Future Photograd: Marianne Bjørnmyr

Marianne Bjørnmyr, LCC MA Photography graduate and soon to be featured Photograd, has a new book coming out! The launch of An Authentic Relation will take place at The Photographer’s Gallery, London, on Tuesday 23rd August 2016. We spoke to Marianne to find out more about the project and the process of creating her forthcoming book...


Series statement

The work is based on a diary found on the barren and desolate South-Atlantic island of Ascension in 1726. The diary was found to belong to the solider Leenert Hasenbosch, who one year earlier was left as a prisoner on the island as a punishment for sodomy. The diary contains detailed descriptions from the first day of his arrival until the last day of his life, six months later. The book was brought to England and has since been published in several versions; the story has through time been fabricated and twisted several times.

The work presents photographs from a trip I made to Ascension Island, accompanied with the original diary; a constellation of documentation, culminating in an overall feeling of distance and displacement, questioning our idea about history, not as fortified facts, but as possible fiction. Through the work, one navigates between text and images, forming an incomplete experience of the story; the immediate apparent gets obliterated and one receives access to a incomparable world – composed by the connections between photography, text and object but separated by history and time. 

Project length

In all I have spent about two years working on the project, where about the last year has been work on the book: editing, designing, producing and so on. 


For this project of course I worked a lot with the original diary of Leenert Hasenbosch, it is a 92 page long detailed description of his last six months, and reading it determined pretty much every decision of the project. And also it made me look into a lot of other referencing material and written documentation of history in general. 

Creating the book

Making the book has been a very long process, in particular the editing and design, but very much the production as well. I spent a lot of time working on the dummy and testing out different ideas for the finishing, and could probably have spent another whole year tweaking and changing the contents. There are a lot of steps involved in the process of the production itself when arriving to that stage, where the covers as screen printed separately, the spine as UV spotted, and then there are two different papers in the book itself, where the text is attached separately in the back of each book. So, there is a lot of time spent on making sure all the involved people get the right messages, and also overseeing that nothing gets lost from place to place. But of course, that is also the fun part, seeing it coming together and becoming an object on its own.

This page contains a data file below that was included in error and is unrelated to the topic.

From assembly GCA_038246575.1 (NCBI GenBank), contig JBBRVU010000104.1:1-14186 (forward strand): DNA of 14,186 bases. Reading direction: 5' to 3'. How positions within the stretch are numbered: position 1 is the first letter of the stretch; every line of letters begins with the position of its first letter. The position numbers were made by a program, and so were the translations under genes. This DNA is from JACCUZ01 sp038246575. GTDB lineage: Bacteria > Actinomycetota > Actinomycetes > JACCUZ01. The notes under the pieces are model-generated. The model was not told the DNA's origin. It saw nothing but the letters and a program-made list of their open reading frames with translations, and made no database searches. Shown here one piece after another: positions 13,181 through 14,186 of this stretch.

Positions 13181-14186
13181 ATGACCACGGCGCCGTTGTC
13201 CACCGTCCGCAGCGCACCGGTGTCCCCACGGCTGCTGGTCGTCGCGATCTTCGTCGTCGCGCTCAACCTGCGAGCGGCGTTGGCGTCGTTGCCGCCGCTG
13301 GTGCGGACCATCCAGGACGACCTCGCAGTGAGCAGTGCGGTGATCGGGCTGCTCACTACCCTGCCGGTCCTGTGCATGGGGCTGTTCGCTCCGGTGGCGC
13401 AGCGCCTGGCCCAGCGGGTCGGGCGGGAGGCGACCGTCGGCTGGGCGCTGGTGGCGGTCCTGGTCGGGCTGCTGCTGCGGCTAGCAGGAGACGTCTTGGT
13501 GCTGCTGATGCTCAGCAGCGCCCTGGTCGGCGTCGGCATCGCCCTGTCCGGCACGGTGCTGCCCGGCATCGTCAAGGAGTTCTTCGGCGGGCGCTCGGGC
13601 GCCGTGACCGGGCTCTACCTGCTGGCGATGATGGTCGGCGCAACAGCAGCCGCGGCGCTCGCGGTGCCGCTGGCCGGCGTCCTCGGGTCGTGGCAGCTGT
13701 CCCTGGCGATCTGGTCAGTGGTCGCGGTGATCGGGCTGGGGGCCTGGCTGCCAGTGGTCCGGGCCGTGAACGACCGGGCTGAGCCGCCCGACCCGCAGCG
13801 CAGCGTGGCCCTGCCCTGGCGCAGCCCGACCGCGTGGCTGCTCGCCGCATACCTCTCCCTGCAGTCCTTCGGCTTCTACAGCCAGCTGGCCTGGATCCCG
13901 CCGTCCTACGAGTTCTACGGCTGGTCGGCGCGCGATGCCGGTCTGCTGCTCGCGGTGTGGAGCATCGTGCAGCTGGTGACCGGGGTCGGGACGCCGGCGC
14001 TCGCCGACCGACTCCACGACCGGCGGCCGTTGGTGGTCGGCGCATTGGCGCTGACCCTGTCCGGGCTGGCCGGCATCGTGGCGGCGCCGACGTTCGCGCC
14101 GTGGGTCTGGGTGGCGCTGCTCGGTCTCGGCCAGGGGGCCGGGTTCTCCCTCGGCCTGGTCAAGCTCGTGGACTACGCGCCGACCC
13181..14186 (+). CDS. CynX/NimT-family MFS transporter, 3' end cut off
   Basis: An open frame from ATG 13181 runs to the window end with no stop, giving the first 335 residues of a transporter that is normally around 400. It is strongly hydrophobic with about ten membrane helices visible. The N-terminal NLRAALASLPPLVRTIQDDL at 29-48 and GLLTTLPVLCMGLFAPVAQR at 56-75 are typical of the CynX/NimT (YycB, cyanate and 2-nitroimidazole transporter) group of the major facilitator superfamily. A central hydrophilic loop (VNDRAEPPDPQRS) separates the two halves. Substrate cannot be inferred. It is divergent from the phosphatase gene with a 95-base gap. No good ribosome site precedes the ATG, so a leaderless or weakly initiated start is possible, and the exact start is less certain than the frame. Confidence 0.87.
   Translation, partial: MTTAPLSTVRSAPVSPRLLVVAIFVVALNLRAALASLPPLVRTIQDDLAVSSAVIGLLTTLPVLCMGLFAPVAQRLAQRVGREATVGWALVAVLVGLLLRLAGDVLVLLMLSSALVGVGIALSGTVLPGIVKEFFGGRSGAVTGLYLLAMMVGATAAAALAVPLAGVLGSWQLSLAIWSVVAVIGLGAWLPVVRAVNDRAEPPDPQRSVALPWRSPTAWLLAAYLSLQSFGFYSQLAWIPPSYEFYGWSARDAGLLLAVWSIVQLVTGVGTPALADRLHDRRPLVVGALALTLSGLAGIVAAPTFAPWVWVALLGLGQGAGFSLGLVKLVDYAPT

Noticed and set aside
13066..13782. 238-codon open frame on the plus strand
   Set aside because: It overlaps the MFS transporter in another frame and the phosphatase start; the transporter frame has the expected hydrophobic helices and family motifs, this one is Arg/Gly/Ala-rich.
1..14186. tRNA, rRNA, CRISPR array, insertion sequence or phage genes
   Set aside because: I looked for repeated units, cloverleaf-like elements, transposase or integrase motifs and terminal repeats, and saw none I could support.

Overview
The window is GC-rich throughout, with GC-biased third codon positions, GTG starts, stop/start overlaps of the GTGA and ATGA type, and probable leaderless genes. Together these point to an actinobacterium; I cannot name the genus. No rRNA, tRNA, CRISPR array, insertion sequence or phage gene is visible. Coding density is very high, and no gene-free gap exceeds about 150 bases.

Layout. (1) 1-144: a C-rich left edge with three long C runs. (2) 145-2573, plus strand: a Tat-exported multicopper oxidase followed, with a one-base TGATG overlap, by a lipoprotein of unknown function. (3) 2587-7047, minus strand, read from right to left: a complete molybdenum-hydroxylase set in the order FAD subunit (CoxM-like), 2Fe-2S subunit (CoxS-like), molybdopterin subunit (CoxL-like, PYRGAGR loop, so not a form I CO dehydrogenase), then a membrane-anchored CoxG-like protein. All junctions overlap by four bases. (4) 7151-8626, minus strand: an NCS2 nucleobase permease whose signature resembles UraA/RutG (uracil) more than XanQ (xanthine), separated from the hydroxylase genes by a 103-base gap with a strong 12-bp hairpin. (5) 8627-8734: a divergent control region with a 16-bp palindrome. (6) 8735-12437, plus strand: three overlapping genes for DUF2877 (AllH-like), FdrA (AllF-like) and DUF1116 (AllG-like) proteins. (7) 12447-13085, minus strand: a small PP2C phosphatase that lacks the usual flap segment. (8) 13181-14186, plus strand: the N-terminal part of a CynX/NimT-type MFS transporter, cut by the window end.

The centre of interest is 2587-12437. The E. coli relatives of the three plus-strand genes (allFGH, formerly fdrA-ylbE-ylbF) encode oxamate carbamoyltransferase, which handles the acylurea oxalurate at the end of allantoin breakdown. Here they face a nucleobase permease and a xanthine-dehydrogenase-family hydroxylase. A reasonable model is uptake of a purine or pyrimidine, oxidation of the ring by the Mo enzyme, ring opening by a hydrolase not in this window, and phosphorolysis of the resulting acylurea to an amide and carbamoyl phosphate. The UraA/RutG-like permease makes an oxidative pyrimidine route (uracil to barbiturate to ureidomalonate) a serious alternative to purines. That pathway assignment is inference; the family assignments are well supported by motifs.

Images from the series  An Authentic Relation,  on show at Kunstquartier Bethanien, Berlin. 

Images from the series An Authentic Relation, on show at Kunstquartier Bethanien, Berlin. 

Future aims for project

I have also been working on the project as an exhibition and a part of it was shown in Kunstquartier Bethanien, Berlin, during July. So I am continuing to work on that, and developing it into a larger show with more content; it is really exciting working on the book and the exhibition alongside each other, they work really differently, and the audience reacts differently to it. Which underpins the background of the story and documentation I have been working on. 

Is the series finished? 

The work keeps changing form all the time, in a sense of course that I have finished creating the content and the material, but the presentation for exhibitions is constantly changing. The book is being published at the end of August, so that is one section that for now is constant, but I am enjoying seeing the variations in presentation that develops as I go.


See below for a preview of the book, An Authentic Relation

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